Compare this to things like jewelry and fancy-pants restaurants, where demand at a given price is highly dependent on, eg, how the economy is doing.

        The situation certainly isn’t helped by the financial burden of certification (and god help you if you’re injured by a device that isn’t certified) but the biggest burden for end users is the result of economics.

        Well, that and companies being obligated to maximize value to stakeholders. But that’s not something you can address without nationalizing the companies either in fact or in practice (ie regulated to the point where they might as well not be capitalistic enterprises). This is why most countries attack the other end of the problem using a single payer system, so the companies get to choose between taking what the government will pay and not selling anything at all.

        1. > This is why most countries attack the other end of the problem using a single payer system, so the companies get to choose between taking what the government will pay and not selling anything at all.

          That’s exactly the same as regulating the product to the point that it’s no longer a capitalistic enterprise.

          If there’s not profit to be made, the product won’t be developed, let alone manufactured.

          The regulation/certification is a huge part of the problem. In this case, the official devices are extremely expensive because they have to go through so much certification.

          The consumer devices that have been pointed out here cost < $200 and don't require any surgery or embedded metal plate. Are they as good? That depends how you evaluate them. In some cases they are better, in other ways they are not quite as good. But because they are not certified, there is no way to get insurance to pay for them (although, I wouldn't be surprised if getting some of these consumer solutions didn't end up being cheaper than paying the part that insurance doesn't cover for the 'approved' solutions.

  2. If a way could be figured out to externally engage the telecoil that is in most models of hearing aids without having to use a neck worn transceiver, this would be a moot issue. I am a wearer of “Behind The Ear” (BTE) hearing aids and have a transceiver which is neck worn via its inductive loop. This transceiver connects to my phone via bluetooth and passes audio to my HAs via the inductive loop to the telecoil inside my HAs. There is also a 3.5mm jack on the bottom of it for non-bluetooth audio sources to connect via a standard stereo audio cable. When I’m wearing it, it works fine, but I do get some second looks at times because the transceiver lays on your chest in the same area that a neck worn police badge lays. But a bone conduction rig, or even the cochlear implants would be much better at offering the “normal” visual aesthetic.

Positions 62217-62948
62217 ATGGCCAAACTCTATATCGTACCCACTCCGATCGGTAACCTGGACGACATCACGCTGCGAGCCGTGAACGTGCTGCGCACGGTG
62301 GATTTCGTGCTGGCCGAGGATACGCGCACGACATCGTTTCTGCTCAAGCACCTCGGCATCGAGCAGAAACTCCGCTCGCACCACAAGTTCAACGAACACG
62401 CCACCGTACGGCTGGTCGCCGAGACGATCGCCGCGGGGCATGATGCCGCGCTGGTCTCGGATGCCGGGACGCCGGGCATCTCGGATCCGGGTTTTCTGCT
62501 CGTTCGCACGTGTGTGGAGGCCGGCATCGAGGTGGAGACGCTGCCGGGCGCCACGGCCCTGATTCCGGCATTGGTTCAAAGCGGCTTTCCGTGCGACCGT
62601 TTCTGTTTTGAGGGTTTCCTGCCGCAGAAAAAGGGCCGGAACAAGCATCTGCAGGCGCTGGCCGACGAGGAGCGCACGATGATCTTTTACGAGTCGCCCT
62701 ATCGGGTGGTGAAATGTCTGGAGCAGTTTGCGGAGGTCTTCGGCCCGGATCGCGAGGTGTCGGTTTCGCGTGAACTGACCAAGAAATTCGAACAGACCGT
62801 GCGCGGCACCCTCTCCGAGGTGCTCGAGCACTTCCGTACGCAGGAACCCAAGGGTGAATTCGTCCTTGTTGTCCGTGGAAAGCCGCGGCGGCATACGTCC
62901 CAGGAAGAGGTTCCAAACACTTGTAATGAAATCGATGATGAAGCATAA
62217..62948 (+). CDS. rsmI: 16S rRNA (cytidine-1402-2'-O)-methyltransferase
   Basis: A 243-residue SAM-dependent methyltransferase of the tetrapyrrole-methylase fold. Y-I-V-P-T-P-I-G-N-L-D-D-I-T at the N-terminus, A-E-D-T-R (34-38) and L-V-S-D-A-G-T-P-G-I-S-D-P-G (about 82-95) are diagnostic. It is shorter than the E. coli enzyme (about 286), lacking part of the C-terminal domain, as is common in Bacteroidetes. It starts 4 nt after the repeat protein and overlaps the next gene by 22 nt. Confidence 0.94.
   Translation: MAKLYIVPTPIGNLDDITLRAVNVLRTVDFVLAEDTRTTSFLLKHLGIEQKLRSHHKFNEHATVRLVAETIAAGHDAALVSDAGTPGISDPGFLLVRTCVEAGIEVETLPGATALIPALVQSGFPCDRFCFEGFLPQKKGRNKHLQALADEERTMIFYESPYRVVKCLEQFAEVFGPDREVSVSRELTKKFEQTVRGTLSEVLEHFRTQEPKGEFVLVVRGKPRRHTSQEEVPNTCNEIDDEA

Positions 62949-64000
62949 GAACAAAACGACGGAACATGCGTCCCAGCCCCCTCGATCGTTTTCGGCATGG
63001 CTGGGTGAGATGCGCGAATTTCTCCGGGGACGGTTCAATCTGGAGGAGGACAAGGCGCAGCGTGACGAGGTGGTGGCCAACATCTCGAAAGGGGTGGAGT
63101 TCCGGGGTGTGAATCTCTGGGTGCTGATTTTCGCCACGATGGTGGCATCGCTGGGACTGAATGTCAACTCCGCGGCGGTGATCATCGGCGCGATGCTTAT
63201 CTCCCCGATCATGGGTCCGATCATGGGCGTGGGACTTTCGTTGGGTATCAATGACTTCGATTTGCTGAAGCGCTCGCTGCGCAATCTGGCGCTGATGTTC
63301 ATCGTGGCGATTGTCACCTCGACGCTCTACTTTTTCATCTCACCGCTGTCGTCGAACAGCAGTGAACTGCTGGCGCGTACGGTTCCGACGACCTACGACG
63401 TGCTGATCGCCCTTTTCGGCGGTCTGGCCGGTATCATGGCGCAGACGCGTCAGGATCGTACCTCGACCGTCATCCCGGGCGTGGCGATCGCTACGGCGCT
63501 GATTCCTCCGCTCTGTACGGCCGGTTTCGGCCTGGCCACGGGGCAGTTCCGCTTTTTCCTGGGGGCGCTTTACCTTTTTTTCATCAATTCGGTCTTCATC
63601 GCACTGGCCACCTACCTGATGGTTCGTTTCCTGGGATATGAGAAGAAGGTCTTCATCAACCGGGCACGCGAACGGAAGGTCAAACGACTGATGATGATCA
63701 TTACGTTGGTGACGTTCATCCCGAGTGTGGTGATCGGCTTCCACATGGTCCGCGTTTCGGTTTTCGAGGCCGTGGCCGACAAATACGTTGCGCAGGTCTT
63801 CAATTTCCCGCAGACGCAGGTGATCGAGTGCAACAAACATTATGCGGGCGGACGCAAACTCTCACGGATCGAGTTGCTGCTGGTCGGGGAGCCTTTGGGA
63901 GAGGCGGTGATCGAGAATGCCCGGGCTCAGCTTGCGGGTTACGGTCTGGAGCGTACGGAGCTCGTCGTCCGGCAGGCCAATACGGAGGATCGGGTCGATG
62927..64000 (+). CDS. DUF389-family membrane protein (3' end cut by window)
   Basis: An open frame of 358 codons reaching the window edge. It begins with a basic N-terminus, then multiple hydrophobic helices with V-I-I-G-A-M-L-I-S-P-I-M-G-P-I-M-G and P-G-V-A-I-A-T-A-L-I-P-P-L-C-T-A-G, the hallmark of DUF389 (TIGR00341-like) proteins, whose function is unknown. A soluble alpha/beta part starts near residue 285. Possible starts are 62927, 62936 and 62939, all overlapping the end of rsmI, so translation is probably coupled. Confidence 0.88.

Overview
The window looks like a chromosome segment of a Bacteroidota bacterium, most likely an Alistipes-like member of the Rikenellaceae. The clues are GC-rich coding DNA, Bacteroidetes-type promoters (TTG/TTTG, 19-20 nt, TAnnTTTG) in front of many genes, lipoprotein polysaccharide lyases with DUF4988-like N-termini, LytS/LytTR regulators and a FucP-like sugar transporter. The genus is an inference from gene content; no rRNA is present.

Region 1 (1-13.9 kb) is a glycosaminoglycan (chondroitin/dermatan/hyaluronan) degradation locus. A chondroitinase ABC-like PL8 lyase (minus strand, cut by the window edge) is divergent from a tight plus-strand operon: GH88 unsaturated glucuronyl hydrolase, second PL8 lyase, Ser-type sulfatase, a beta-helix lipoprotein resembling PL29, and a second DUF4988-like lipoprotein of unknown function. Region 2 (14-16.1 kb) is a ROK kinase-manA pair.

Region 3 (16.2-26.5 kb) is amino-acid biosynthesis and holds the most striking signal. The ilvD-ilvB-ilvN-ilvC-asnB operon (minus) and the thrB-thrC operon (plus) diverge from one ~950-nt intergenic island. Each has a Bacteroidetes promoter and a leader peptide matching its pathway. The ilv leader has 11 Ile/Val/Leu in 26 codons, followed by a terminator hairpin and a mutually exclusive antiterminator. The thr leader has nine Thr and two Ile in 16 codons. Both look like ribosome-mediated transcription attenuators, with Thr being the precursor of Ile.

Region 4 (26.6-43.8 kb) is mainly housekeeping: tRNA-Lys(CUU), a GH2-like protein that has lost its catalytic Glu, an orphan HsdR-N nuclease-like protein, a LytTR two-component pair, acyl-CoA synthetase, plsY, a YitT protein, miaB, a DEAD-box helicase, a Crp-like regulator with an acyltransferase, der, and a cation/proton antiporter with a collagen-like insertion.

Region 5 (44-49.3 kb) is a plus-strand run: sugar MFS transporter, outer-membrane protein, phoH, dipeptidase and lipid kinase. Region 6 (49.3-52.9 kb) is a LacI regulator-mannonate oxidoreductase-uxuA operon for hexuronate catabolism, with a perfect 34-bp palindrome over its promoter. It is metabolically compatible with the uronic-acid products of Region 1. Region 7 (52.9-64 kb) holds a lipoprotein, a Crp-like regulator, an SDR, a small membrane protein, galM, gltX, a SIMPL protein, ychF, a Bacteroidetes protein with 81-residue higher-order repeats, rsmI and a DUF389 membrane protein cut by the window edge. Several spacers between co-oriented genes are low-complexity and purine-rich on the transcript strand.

1. You can buy (commercially) inductive-loop headphones – essentially headphones with the speaker cone removed. They look like headphones, but no sound comes out, and they drive the hearing aid’s telecoil input when placed in the vicinity of the aid. As you probably know, however, there’s a lot of interference in the real world which means the telecoil is a bit of a compromise (try using telecoils on an electric train for example… hopeless). I use the direct audio input leads with a Samsung, and more latterly a Sony, bluetooth adapter which already has the 3.5mm jack. At a casual glance, looks no different from in-ear buds.

  3. Good to see this, I’ve been working on something similar, also with the adafruit bone conduction transducer, in an attempt to help dear ol’ deaf dad hear a bit better. This will motivate me to get the project moving along, thanks!

    1. I bought something similar made by Aftershokz. I bought them as an experiment to see if I would actually benefit from the surgery or not. Just listening to music/podcasts, using a splitter and using a headphone in one ear/Aftershokz on and adjusting the balance till I felt I was hearing the same volume in the left/right channels equally. In reality the Aftershokz I bought produce better/louder sound than the BAHA I got from Cochlear. My hack still trumps the Aftershokz as the metal disc isn’t just to hold the processor on, it helps resonate sound a lot better than the bone in my skull does alone.